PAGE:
After his daughter was born prematurely in 2010, Burriesci set out to write a book for her eighteenth birthday. In short, honest, and simple letters, Burriesci teaches his daughter about thirty-two great books, from Plato to Karl Marx, and how their lessons have applied to his life. As someone who has spent a long and successful career advocating for great literature, Burriesci defends the titles in this series of tender and candid letters, rich in personal experience and full of humor. Dead White Guys is also a timely defense of the great books, arriving in the middle of a national debate about the fate of these books in high schools and universities around the country. Burriesci shows how the great books can enrich our lives as individuals, as citizens, and in our careers.
2010 debut album from former Verve frontman Richard Ashcroft and mates. Recorded in Los Angeles, New York and London, the album was produced by Chicago Hip Hop pioneer No ID (Common, Jay-Z). String arrangements are by Benjamin Wright, the man responsible for the strings on Michael Jackson's Off The Wall, and engineered by Grammy Award-winning Motown legend Reggie Dozier (Outkast, Stevie Wonder, Marvin Gaye). Other musicians featuring on the album include Mary J Blige's guitarist Steve Wyreman, Paul 'DW' Wright (bass), and Derrick Wright (drums). All songs written by Richard Ashcroft.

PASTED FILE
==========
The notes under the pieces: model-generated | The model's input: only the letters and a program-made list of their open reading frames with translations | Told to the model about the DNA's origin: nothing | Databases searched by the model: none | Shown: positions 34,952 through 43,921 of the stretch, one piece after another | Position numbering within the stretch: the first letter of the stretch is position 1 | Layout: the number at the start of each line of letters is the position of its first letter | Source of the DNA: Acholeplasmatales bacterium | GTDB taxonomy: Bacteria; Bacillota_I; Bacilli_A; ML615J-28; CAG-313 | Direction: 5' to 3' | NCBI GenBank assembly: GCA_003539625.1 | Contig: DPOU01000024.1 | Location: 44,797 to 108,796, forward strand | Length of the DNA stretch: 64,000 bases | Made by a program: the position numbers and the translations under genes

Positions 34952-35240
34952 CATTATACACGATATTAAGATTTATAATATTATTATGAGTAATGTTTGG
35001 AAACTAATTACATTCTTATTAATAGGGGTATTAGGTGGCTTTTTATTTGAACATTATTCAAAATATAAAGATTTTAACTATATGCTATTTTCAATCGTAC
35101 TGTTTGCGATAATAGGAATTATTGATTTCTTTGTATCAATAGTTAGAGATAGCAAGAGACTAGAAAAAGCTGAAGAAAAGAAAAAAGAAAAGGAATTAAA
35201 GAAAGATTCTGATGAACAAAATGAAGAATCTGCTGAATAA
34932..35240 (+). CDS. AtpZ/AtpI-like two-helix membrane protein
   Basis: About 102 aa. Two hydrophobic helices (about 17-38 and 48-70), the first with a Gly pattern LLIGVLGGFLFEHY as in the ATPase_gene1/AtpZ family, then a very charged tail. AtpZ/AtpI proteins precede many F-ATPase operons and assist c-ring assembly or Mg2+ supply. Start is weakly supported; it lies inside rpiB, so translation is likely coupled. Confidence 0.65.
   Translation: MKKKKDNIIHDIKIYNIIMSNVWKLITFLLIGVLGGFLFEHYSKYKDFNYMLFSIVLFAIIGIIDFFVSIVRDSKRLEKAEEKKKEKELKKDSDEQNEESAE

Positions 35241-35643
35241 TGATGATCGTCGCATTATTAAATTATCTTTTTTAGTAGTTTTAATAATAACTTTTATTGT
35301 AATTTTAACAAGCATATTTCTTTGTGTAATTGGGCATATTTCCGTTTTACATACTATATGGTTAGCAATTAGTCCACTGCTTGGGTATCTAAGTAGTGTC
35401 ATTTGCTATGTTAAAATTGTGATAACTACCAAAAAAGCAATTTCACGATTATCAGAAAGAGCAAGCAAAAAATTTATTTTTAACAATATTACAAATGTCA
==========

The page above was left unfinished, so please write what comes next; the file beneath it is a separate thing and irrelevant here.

A listener familiar with the pedigree of the albums of Brian Eno might assume that Virgin/Astralwerks' release More Music for Films is merely a re-packaging of Music for Films II, a bonus album included within the LP boxed set Working Backwards. Such an assumption would be incorrect, as More Music for Films represents a new spin on a variety of soundtrack material made by Eno in the years 1976-1983, including some tracks drawn from Music for Films II, others from Eno Box I: Instrumentals, and at least six selections never made public before. According to Virgin, these are taken from the limited-edition promo LP of Music for Films, a two album set pre-dating the familiar EG release by two years and only circulated to filmmakers and journalists.
The latter part of 1975 was a remarkably creative period for Brian Eno. With his masterpiece Another Green World, Eno began moving away from the structure and sound of pop music toward a more static instrumental model, influenced in part by Erik Satie and strongly informed by his prior collaborations with Robert Fripp. Recorded just a month after Another Green World, Discreet Music is his first full foray into what has become known as ambient music. Using the same system of two reel-to-reel tape recorders as No Pussyfooting and Evening Star, Eno was able to layer simple parts atop one another, resulting in a beautiful piece of music that never really changes but constantly evolves with the addition and decay of different parts.